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Backwards Mapping

Backwards Mapping:

The California History-Social Science Framework suggests a plan to help teachers
organize their courses around questions and topics of disciplinary significance (ch.21).
The Framework asks to teachers to consider, “What topics of relative significance,
enduring understandings-or “big ideas”-can be learned”. This session will demonstrate
how history-social science teachers can translate these big, significant ideas into yearlong
Essential Questions and unit-level Historical Questions using the backwards
mapping model developed by Wiggins and McTighe in their seminal work
Understanding by Design. In this presentation participants will learn how to effectively
and intentionally organize their content in order to create inquiry-driven courses.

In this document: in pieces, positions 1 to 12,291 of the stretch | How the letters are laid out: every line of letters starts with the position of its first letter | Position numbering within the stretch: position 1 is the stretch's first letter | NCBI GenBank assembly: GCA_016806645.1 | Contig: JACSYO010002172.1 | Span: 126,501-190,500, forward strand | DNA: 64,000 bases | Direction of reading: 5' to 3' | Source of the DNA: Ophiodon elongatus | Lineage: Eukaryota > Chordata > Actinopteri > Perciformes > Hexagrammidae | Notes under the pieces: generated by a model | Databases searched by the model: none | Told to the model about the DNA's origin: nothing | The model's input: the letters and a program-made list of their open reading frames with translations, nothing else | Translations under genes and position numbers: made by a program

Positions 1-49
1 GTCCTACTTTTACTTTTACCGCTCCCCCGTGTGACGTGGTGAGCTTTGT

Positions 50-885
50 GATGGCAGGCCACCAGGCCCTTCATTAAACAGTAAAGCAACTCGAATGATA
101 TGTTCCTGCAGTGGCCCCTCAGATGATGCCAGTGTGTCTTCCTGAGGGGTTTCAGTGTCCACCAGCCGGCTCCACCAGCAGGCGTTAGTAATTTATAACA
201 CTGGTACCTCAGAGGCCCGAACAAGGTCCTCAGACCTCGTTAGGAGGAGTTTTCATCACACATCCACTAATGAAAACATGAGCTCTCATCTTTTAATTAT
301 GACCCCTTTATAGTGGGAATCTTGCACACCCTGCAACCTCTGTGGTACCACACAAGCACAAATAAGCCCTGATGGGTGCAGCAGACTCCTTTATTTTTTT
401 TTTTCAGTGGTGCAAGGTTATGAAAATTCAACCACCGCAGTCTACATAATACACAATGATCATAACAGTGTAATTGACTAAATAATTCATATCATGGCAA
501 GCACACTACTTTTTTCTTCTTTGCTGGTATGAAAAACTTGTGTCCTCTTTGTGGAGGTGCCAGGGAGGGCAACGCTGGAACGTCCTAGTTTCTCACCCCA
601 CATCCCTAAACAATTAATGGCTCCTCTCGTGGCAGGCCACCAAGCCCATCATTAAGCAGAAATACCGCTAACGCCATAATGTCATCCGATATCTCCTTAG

Participants will also learn how to backwards map skills and practices to ensure that
their courses require students to build literacy by “doing history”.

This presentation will ask participants to develop year-long Essential Questions for their
courses and to develop a preliminary thesis in response to that Essential Question.
Additionally, participants will practice drafting unit-level Historical Questions that help
students explore a particular standard/historical era so that they can leverage this
content knowledge in order to develop a more refined and reformed response to the
Essential Question (Bruner, 1960). Finally, participants will evaluate their course and
determine what literacy and disciplinary skills students will need in order to engage with
its Essential and Historical Questions.

Presentation Team:

  • Daniel Diaz, UCLA History-Geography Project
  • Cindy Mata, UCLA History-Geography Project
  • Rachel Reinhard, UC Berkeley History Project